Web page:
16
   

DAMN THOSE AUSTRIANS ! ! !

 
 
Setanta
 
  3  
Reply Thu 14 Jan, 2010 11:46 pm
Most people in the world, including Americans, don't understand why they are so insular, but it's a product of their history. The civil war, and even more so, the reconstruction period which followed it, deeply scarred the nation. The national fabric was rent, and has never been fully repaired. Race riots and institutional racism have been a part of the badly woven fabric since that time, even before the war ended. (The draft riots in New York in 1863 were race riots, too, and many blacks were hunted down in the streets and killed.)

America has always been able to be sufficient unto itself. It has been able to produce just about everything it needed--if you can do without coffee and bananas, you can get just about everything you want from the territory of the United States. The great depression for Europe actually took place in the late 1870s through the 1890s, and America and Canada both profited from it, while European investors put their money in the United States and Canada, and European immigrants flocked to both countries. It helped to bolster the myth of American exceptionalism.

The Spanish War in 1898 actually met with the approval of a good deal of Europe, which was then the industrial world (Japan hadn't been admitted to the club yet, and China was supine.) Kipling wrote The White Man's Burden as an address to the United States after they took the Philippine Islands from Spain. But imperialism didn't sit well with most Americans, for all that capitalists and Republicans like Teddy Roosevelt thought it was a fine thing. They didn't want to be the world's cop, and they wanted to turn their back on the world. When the Great War began, many Americans harked back to an earlier theme of our republic, that Europe was the land of Kings and corruption, and we wanted no part of it. Woodrow Wilson only won the 1912 election because Roosevelt split the Republican vote by running independently, but Wilson won re-election in 1916 handily on a theme of having kept us out of the European war. He was able to blame the evil Germans for our being "dragged into" the war in 1917. He came home in 1919, and through incredible political hubris and bumbling, alienated the Republicans and failed to secure ratification of the Paris treaties of 1919, and failed to get the United States to enter the League of Nations--once again, Americans turned away from the world, and refused to play the part of world cop.

When another Democrat, Franklin Roosevelt (cousin to Teddy) became President in the depths of our Great Depression, American focus was once again turned inward, because of the genuinely serious problems with which he had to deal. He was re-elected in 1936 on a theme of having a job to finish. In 1940, the opposition, Wendell Wilkie, fought a tough campaign, but most people in the country still blamed the Republicans for the depression, so that FDR took all the cities, and disingenuously repeated the Wilson formula that he would keep American boys out of foreign wars. Of course, the Japanese freed him from that promise on December 7, 1941, and Hitler stupidly declared war on the United States, allowing FDR to go to war in Europe, which is what he longed to do.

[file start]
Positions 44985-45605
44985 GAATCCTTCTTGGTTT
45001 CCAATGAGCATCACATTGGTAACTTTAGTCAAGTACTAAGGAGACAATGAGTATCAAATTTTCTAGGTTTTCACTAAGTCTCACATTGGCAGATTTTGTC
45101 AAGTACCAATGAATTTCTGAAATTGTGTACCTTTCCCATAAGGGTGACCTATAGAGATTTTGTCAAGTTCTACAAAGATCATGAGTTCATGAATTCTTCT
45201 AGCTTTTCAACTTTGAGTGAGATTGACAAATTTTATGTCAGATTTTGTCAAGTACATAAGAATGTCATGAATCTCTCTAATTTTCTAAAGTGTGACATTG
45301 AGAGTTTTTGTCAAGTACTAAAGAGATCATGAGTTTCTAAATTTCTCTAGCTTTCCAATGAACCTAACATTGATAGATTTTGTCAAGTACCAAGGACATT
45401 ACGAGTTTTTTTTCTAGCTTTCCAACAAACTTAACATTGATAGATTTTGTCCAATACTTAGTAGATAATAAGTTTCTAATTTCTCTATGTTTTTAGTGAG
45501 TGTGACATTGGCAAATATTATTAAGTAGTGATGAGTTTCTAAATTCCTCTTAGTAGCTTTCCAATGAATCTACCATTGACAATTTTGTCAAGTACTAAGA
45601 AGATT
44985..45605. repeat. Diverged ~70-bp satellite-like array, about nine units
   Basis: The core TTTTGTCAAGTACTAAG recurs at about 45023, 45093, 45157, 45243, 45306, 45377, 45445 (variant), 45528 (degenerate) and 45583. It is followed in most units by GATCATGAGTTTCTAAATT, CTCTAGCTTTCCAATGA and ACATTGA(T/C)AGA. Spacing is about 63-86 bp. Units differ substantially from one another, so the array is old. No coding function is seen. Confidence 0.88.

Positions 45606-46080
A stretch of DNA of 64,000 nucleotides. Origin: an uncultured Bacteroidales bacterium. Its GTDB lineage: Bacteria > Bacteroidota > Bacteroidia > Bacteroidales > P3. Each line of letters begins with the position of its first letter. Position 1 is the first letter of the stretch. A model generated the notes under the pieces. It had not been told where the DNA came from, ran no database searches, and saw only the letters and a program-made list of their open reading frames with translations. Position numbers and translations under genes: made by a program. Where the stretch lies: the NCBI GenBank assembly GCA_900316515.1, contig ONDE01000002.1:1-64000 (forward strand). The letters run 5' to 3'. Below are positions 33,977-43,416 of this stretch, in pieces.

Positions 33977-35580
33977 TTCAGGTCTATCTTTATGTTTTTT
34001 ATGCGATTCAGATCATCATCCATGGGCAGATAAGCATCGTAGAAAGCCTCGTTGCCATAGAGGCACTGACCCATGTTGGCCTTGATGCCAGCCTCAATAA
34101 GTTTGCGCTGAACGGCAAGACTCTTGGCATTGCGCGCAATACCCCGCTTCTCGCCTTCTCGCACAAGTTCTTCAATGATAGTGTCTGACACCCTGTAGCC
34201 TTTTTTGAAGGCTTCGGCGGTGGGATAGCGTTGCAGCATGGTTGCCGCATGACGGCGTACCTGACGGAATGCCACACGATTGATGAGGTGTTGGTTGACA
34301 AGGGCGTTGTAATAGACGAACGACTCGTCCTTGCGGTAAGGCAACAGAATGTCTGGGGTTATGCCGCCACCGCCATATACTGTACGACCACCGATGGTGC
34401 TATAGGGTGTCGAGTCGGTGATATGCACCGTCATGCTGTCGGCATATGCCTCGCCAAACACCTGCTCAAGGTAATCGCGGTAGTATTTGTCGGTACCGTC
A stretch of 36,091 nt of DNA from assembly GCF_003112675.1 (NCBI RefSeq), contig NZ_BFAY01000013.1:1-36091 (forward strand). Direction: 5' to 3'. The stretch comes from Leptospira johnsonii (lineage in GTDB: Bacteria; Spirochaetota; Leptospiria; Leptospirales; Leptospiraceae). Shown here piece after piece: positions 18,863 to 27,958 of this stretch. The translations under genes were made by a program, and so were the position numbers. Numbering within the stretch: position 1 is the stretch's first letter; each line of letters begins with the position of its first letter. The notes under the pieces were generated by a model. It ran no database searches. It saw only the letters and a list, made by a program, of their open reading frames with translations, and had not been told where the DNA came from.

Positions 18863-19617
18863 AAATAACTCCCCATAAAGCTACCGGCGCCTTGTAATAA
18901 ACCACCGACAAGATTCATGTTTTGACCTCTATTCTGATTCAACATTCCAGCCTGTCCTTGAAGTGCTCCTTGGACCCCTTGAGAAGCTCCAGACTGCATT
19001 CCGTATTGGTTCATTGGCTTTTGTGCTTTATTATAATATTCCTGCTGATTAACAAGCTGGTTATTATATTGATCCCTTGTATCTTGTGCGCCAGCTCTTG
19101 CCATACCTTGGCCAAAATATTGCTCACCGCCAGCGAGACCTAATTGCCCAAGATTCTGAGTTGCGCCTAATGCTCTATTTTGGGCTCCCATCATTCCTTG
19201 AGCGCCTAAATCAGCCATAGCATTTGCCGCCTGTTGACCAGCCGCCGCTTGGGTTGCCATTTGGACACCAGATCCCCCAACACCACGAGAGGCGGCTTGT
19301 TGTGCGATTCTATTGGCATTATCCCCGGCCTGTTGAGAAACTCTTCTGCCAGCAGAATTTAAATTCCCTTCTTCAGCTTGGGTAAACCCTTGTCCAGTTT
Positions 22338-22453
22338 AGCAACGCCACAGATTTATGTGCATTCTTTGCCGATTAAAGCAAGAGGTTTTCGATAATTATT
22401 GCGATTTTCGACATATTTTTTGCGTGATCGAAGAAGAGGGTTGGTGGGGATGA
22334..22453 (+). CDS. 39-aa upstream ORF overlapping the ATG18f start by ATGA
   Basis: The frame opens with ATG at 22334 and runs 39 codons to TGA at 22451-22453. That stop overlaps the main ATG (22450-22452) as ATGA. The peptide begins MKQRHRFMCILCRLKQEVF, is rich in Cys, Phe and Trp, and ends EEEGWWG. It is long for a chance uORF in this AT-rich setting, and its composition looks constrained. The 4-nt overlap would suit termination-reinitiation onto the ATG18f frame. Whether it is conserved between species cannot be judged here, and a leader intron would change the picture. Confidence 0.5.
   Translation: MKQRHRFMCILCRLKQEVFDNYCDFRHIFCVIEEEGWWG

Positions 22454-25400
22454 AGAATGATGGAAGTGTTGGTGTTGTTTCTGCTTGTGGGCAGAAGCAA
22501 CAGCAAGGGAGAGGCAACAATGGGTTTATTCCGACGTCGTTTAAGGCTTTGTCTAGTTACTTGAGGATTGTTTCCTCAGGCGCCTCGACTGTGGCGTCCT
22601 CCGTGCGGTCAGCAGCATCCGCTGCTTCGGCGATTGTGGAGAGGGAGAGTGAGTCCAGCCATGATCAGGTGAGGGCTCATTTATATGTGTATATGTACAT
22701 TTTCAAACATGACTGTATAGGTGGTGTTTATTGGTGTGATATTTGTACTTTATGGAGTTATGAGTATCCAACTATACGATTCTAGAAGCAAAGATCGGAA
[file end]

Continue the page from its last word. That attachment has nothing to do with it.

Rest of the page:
The World War Two generation saw themselves as noble fighters in a good fight (some of the survivors to this day will say they fought the good fight), and this reinforced the myth of American exceptionalism. After both world wars, the United States and Canada fed most of the world for quite a few years, and after the Second World War, Americans saw themselves as rebuilding a world shattered by the old evils of kings and corruption. They sincerely believed that they were exporting democracy and culture, and cynical politicians encouraged the idea to their own benefit. Americans once more turned inward, and looked upon the rest of the world as poor relations coming to the door with a hand out, begging.

It doesn't matter (it never matters) that this was both false and oversimplification, it just helped to reinforce the insularity. From the point of view of many (probably most) Americans, we have everything you could want right here. If you live in New England, you can go sun yourself on subtropical beaches without leaving the country. If you live in Florida, you can go skiing in rugged, beautiful alpine settings without leaving the country. Until quite recently in our history, we have been able to manufacture everything we needed and wanted, and we have always, since the very beginning, been able to feed ourselves and export our agricultural surplus. Millions upon millions of Americans can't see any reason to pay attention to the rest of world, on the principle that they need us, but we don't need them.